(director/writer: Valentyn Vasyanovych; cinematographer: Valentyn Vasyanovych; editor: Valentyn Vasyanovych; cast: Andriy Rymaruk (Sergiy), Liudmyla Bileka (Katya), Vasyl Antoniak (Ivan), Lily Hyde (Ketrin), Philip Paul Peter Hudson (Foreign Rep); Runtime: 106; MPAA Rating: NR; producer: Valentyn Vasyanovych/Vladimir Yatsenko/Iya Myslytska; Limelite/Garmata Film Studio; 2019-Ukraine-in Ukraine with English subtitles)

It’s a terse historical film that’s both gripping and terrifying.

Reviewed by Dennis Schwartz

A politically bleak but well-crafted and poignant war film about the recent war between Russia and the Ukraine (with its main point being that the war was a threat to the environment).

The relevant sci-fi film is superbly directed/written/edited and photographed as a dystopian visionary tale by Ukranian filmmaker Valentyn Vasyanovych (“Black Level”/”Kredens”), with its major fault being that it’s paced too slow. Its themes range from suicides to the horrors of living in a traumatized and polluted war-torn area.

It serves as Ukraine’s official Oscar entry, and was prize-winner at the Venice Film Festival at its Orrizonti section.

The film is set in the near future of 2025, a year after the end of the brutal war between Russia and the Ukraine. In the uninhabitable area of Eastern Ukraine, Sergiy (Andriy Rymaruk) is a discontented ex-soldier with PTSD and so is the Ukrainian soldier named Ivan (Vasyl Antoniak), where they both live at a steel mill on the site. Both are bored and idly ride around the vast destroyed industrial area taking target practice. They have a dispute over an incident, and go off on their own separate ways.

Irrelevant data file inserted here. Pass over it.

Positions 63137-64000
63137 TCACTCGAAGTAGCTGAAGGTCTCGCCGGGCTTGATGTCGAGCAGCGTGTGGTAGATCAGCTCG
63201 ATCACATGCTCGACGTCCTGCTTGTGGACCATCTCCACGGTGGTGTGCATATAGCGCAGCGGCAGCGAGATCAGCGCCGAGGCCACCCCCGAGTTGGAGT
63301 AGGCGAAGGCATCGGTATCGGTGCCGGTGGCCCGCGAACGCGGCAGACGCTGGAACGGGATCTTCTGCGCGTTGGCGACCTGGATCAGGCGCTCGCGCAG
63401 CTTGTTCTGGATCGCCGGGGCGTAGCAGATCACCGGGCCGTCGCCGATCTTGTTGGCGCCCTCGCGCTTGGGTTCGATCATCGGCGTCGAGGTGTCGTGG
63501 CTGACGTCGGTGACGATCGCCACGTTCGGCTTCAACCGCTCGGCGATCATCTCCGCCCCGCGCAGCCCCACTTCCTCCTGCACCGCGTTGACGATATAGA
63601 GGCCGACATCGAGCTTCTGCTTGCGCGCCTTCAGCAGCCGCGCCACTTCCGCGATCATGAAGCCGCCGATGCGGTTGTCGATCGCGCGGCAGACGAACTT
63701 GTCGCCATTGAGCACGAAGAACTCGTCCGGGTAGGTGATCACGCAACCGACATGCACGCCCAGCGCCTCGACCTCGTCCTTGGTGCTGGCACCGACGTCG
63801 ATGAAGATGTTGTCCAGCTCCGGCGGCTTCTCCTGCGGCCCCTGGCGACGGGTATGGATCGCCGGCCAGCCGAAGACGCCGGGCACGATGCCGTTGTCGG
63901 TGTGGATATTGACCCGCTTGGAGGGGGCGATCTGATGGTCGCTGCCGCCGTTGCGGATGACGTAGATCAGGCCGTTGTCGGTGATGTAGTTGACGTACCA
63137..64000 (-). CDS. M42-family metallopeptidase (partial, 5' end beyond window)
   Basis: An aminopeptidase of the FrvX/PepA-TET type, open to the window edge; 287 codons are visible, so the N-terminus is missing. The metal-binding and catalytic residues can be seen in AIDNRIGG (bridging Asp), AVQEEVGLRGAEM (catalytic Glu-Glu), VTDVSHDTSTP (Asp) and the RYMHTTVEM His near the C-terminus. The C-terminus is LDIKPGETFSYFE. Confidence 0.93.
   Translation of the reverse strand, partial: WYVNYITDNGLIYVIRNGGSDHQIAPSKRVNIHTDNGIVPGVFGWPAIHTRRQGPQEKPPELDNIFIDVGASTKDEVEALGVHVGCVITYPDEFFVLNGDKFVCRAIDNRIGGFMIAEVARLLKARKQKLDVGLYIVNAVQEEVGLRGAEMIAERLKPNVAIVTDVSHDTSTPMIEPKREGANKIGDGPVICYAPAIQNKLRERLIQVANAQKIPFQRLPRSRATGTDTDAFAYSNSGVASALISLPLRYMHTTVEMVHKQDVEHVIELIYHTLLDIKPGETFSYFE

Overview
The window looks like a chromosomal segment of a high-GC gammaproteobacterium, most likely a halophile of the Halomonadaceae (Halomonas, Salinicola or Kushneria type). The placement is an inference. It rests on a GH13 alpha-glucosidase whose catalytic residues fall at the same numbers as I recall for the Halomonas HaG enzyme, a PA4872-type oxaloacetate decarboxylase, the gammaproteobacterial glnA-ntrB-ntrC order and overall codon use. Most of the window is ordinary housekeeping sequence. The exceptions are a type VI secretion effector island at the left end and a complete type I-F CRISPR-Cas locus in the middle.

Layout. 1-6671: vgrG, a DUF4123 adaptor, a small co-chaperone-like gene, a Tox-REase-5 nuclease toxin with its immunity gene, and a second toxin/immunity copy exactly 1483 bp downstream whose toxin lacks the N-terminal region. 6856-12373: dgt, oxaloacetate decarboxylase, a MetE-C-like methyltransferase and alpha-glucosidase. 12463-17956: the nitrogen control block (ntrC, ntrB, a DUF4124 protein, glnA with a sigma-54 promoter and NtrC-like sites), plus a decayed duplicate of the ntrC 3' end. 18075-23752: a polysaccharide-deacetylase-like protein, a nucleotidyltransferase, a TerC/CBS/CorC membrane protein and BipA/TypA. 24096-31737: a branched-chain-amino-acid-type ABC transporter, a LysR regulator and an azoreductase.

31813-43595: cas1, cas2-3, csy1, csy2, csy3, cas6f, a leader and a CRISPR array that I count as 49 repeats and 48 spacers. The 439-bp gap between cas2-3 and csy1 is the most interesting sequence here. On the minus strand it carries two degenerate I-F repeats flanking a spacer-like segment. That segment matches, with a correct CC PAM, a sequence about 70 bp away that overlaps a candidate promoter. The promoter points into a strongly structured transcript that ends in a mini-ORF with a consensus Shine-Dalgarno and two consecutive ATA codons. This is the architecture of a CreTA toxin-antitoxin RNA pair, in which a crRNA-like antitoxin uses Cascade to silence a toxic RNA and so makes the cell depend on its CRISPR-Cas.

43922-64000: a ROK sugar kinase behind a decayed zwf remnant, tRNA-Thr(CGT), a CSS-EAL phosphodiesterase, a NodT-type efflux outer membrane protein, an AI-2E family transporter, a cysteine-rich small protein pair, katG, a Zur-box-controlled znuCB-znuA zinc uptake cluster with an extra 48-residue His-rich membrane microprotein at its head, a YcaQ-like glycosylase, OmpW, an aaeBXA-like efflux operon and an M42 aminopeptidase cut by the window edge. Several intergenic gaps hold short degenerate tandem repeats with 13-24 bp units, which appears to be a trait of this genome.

Sergiy then meets Katya (Liudmyla Bileka), a young woman paramedic who worked at a factory that closed. She’s now involved with the Black Tulip Mission–a volunteer organization cleaning up the country. Katya exhumes bodies found in the streets in an attempt to identify and bury them. Sergiy also volunteers to join the group, as he is now on a new job driving a water-tank truck that is used to help the few people still living there who are in need of clean drinking water. In a never-ending and thankless task, Katya and the ex-soldier while doing volunteer work make a love connection. Their recovery work is meant to show there’s hope in a hopeless situation if love can be found.

The parable is told in a single long take with a mostly static camera, and its images are devastating. The ugly industrial landscape lets us observe how the deadly war ruined the ecosystem and made a large part of the Ukraine uninhabitable.

Vasyanovych is not bashful about blaming the mess on Russian expansionism and aggression.

The main actors are not professionals–Rymaruk is a former soldier, Bileka is a medic. As its fiction story is finely blended in with the real-life stories, it gives the film a daunting look at the horrors of war.

 It’s a terse historical film that’s both gripping and terrifying, one that has the ability to get under the skin and point out the resiliency of the long-suffering Ukrainian people.